Charles Darwin with a purple swarm around his head, contemplating the twist of fate that natural selection sidestepped these still-living honorable mentions.

2009 Honorable Mention

Next Prev Random Honorable Mentions have misadventures that stop short of the ultimate sacrifice. Nevertheless we salute the spirit of their colossal blunders with an Honorable Mention. Better luck next time!

Birch Slapped
2009 Honorable Mention
Unconfirmed by Darwin

(Personal Account)
(11 July 2009, New York) On the third day of a ten-day camping trip in the Adirondacks, our guide noticed a dead birch tree leaning toward one of the tents. This was dangerous! The guide enlisted two of my church friends to help deal with the tree situation.

First they tried pushing the fifty-foot tree over--it was leaning at quite an angle--but that had no effect whatsoever. Then they whacked at it with trekking poles, but that only scraped up the bark. Finally they decided that the only alternative was to pull down the tree.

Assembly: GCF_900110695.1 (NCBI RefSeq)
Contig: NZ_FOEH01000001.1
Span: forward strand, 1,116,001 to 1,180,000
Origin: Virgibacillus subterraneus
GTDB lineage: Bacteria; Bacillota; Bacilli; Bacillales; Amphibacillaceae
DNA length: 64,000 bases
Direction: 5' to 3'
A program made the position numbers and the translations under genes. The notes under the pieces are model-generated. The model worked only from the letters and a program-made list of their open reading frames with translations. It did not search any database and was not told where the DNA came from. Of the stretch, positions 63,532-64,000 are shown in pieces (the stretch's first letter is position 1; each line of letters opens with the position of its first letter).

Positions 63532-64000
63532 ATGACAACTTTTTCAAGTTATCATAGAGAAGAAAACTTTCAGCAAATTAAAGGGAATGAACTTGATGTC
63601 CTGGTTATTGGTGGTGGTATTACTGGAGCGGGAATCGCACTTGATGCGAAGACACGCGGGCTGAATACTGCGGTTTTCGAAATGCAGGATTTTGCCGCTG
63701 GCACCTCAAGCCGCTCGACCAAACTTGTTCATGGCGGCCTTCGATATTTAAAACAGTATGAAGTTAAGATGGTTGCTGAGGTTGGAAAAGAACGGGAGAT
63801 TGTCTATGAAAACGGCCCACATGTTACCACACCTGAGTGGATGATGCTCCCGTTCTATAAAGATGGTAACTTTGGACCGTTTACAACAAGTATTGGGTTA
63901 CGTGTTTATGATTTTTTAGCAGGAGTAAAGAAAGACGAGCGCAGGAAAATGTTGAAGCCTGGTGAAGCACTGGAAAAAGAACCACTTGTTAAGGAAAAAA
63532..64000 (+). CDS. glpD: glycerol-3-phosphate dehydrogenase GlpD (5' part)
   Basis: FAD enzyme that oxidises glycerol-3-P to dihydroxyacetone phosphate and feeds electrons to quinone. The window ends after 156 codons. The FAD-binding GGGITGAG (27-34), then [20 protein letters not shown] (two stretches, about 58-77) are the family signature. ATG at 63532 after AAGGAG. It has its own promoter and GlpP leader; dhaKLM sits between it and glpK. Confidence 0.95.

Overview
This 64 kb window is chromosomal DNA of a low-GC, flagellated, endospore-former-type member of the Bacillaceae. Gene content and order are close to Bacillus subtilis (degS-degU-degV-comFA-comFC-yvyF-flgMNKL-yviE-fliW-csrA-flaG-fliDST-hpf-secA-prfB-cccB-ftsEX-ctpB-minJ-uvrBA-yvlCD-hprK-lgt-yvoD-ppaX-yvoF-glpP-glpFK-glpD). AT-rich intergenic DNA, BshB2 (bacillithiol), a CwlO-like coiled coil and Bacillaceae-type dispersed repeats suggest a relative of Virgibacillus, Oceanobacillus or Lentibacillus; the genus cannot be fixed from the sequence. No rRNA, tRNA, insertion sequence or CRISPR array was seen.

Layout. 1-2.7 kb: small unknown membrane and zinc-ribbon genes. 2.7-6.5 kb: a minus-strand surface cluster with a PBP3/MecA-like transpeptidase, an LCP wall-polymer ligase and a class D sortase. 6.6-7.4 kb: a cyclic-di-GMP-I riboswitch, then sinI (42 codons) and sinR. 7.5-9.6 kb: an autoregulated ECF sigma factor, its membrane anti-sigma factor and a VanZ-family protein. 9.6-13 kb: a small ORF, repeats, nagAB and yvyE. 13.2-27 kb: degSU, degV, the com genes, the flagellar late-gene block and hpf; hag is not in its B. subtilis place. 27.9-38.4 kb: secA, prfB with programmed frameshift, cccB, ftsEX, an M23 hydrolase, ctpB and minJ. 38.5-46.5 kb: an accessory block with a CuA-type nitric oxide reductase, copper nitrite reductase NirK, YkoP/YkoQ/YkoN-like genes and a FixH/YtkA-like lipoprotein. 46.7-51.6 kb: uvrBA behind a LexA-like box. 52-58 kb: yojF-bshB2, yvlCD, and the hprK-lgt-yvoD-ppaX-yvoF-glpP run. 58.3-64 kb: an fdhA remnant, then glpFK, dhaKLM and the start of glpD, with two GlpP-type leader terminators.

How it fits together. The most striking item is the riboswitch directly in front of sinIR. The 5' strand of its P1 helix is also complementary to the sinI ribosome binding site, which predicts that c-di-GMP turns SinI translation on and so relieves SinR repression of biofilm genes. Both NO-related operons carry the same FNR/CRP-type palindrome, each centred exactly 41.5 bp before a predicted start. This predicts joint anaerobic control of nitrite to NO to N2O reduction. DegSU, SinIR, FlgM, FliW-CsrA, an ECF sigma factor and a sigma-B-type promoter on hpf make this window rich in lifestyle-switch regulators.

The guide removed the haul line from the bear bag, and threw it over a short branch halfway up the tree. By pulling on each end of the line, they planned to wedge the dead tree against a sturdy live tree that was situated well away from the tent. They figured that this would avoid damage to the campsite.

Now, the plan was to pull as hard as they could until they heard the wood crack, then let go and run as fast as possible away from the falling tree. But somehow our hero missed this memo. On the count of three, they began to pull on the rope with all their might, and as they strained the tree began to shift, and suddenly--CRACK!

Everyone began to run. Well, almost everyone. Our hero hid behind the target tree, covered his ears, closed his eyes, and crouched down dead in the path of the falling tree. The birch bounced and landed less than a foot away from him! The guides were mad, of course, but everyone else was laughing too hard to be angry. Especially me.

That was one of the many highlights of our ten day camping trip in the Adirondacks. I told our hero, "When I get home, I'm telling Charles Darwin scribbles on a great green chalkboard. about this!" And now that I'm home, I have.

Reference: Matt Monitto, personal account

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